It was a warm Saturday in mid-June when Steve noticed that something was “off.” As an avid athlete, he’d spent years participating in triathlons – multisport races that incorporate biking, swimming, and running. After several years of racing, he qualified for the World Triathlon Championships and spent nearly a year training for the big event.
“I was using races to improve my fitness because you never work as hard in training as you do in a race. So, I did a lot of races. In the span of three weekends, I think I did six races of different kinds, all involving running, biking, and swimming. I had a Sunday race, so I spent this particular Saturday going through my normal ‘day-before-a-race’ routine. I did a 20-mile bike ride and felt a little sluggish but didn’t think much of it at first. I returned from my bike ride and immediately changed into my sneakers for a four-mile run,” Steve recalls.
As soon as he jogged out of his driveway, he experienced a pain in his ribs so intense that he had to stop. “I walked a little bit and tried running again, but the pain was awful. Something was definitely off, but I rested and ended up doing the race the next day. I didn’t perform well, to no one’s surprise.”
Steve continued training for the Championships but started experiencing some breathing issues. “It seemed like I’d inflate my lungs to a certain point when I was at peak exertion, but then there was a line I couldn’t cross – if I crossed a line, I experienced meaningful pain.”
Steve contacted both his primary care doctor and a cardiologist and had a chest x-ray and echocardiogram. (Also known as an echo, an echocardiogram uses ultrasound waves to look at the heart’s chambers and valves and to assess how blood is moving through the heart.) Steve’s tests didn’t identify anything out of the ordinary.
The following week, Steve went out for a trail run and vividly remembers feeling like he was at high altitude. A few days later, he found himself stopping three times while running on a familiar route. “I just wasn’t feeling like myself, but I kept running because that’s what I love to do.”
My mind went from blood clots to stroke to ‘I’m dying and won’t see my kids again.’ That was emotionally very difficult.
On the heels of these episodes, Steve saw a pulmonologist and had some more testing done, including a CT scan with contrast. (CT scans provide a detailed view of the organs and blood vessels, and contrast refers to a dye that’s used to highlight the specific areas of the body that are being evaluated.)
“Shortly after the scan, I was told ‘your pulmonary arteries are about 90% blocked and you have blood clots throughout your lungs. We’re taking you to the emergency room.’ My mind went from blood clots to stroke to ‘I’m dying and won’t see my kids again.’ That was emotionally very difficult. It was also hard to wrap my head around the fact that I was feeling fine if I wasn’t exercising or trying to breathe deeply. Day to day, I felt fine – but there was this silent thing in me that was potentially deadly. It was tough to process that.”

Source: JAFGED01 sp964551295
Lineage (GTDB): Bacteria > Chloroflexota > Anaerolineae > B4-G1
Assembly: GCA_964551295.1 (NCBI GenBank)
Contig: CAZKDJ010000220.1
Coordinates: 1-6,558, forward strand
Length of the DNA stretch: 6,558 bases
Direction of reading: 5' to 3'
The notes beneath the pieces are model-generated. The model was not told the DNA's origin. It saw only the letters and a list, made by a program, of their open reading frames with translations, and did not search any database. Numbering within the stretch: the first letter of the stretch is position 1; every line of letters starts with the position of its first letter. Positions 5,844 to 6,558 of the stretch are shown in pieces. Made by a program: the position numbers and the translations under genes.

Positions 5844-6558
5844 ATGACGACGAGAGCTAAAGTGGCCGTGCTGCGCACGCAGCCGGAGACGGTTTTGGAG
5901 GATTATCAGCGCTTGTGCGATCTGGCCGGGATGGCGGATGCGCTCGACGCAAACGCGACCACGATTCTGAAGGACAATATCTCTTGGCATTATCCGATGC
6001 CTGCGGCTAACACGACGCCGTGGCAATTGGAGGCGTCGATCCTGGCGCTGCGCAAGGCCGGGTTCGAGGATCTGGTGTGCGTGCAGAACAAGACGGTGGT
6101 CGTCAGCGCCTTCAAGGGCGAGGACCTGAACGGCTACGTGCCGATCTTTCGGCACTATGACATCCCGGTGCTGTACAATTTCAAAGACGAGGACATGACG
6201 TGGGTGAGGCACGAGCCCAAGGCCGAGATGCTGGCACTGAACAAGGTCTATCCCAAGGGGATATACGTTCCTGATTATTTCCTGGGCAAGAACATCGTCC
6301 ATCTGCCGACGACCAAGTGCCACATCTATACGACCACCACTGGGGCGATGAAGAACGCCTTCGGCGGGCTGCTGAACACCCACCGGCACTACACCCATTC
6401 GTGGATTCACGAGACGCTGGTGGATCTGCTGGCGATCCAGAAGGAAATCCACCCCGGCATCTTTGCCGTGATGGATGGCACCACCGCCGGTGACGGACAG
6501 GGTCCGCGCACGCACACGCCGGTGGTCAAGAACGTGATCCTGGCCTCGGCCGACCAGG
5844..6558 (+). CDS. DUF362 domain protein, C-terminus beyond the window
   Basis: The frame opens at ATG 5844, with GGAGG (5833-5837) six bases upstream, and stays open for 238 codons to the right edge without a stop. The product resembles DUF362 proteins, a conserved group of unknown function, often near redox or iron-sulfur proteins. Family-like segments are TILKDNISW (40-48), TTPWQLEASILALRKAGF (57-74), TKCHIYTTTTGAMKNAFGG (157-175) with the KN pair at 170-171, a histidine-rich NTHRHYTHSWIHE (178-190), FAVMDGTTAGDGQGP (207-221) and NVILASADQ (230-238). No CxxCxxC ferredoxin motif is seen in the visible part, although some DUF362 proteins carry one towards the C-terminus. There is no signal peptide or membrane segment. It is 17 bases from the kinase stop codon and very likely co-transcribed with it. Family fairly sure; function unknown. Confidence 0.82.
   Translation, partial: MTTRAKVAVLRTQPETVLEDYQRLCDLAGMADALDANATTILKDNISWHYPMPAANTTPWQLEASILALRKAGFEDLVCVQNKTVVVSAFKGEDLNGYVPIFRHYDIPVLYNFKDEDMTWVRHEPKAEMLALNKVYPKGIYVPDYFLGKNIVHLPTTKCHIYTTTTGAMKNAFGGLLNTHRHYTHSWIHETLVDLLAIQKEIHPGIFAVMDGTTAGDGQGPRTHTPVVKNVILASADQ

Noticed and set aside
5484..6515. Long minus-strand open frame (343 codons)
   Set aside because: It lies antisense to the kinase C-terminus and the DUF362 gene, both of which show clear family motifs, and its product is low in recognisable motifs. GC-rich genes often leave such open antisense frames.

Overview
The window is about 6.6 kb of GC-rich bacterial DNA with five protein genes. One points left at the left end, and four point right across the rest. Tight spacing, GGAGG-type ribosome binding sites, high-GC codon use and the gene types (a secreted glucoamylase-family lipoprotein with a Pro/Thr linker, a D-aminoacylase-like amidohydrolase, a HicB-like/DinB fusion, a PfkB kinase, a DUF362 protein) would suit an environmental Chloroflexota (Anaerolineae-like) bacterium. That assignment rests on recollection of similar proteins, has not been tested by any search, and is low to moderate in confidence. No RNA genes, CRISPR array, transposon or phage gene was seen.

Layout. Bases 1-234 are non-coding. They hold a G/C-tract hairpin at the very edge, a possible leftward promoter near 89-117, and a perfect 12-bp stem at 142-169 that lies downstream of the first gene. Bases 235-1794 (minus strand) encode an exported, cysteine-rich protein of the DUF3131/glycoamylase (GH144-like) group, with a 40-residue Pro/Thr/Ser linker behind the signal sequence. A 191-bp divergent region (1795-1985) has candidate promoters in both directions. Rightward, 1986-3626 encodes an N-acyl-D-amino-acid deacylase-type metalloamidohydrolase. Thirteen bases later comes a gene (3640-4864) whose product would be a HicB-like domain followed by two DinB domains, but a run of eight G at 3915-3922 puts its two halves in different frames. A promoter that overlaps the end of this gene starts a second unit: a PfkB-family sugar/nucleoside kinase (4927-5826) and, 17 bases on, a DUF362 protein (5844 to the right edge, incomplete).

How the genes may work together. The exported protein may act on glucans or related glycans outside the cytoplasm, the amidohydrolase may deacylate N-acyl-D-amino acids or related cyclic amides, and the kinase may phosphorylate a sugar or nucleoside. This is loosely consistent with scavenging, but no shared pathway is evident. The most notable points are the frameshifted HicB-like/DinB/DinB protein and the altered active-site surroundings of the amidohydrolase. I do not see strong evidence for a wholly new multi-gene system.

Steve also didn’t know why his PE happened. “I started educating myself about the risk factors for blood clots, but nothing really checked out for me. I wasn’t dehydrated, I wasn’t a smoker, I didn’t take steroids, I hadn’t returned from a long trip on an airplane…my best guess is that I pushed my body to extreme levels. I sort of turn myself inside out when I race; perhaps I created some sort of perfect storm that then caused my PE.”
Steve spent two nights in the hospital and was discharged with a prescription for warfarin, a blood thinner used to prevent new blood clots from forming. “Within a few days, I was able to go for a walk, but I had to drop out of the World Championships. There was just no way that being on a blood thinner, I could risk a bike crash.”
“Be honest with your doctors…and with yourself. I’d suggest that people take a step back and evaluate why they’re doing what they’re doing. If it’s costing you your health, is it worth it?”
But what Steve remembers even more than the disappointment of having to withdraw from the Championships is the anxiety around his diagnosis. “It was very real for a long time,” he says. “June 25th was the day I saw the pulmonologist for the first time…and for years after my PE, I had chest pain on June 25th. I gradually built up my exercise and was able to return to my normal level of activity, but the anxiety took a while to get past. That said, the experience wasn’t all bad – it led to a lot of self-reflection, and I made a few changes in life because of it.”
And for fellow athletes who may experience a health setback, Steve offers these words of wisdom: “Be honest with your doctors…and with yourself. Think about why you’re pushing yourself so hard in the first place. A lot of us in the racing world are totally obsessed with activity and competition, but is it that important? There’s an exercise I’ve heard about where you write your own obituary or what’s on your tombstone. Do I want ‘triathlete’ to be on my tombstone? No, I don’t. So why turn myself inside out for a sport? I’m proud of what I’ve done but I’d suggest that people take a step back and evaluate why they’re doing what they’re doing. If it’s costing you your health, is it worth it? I’m not so sure it is.”
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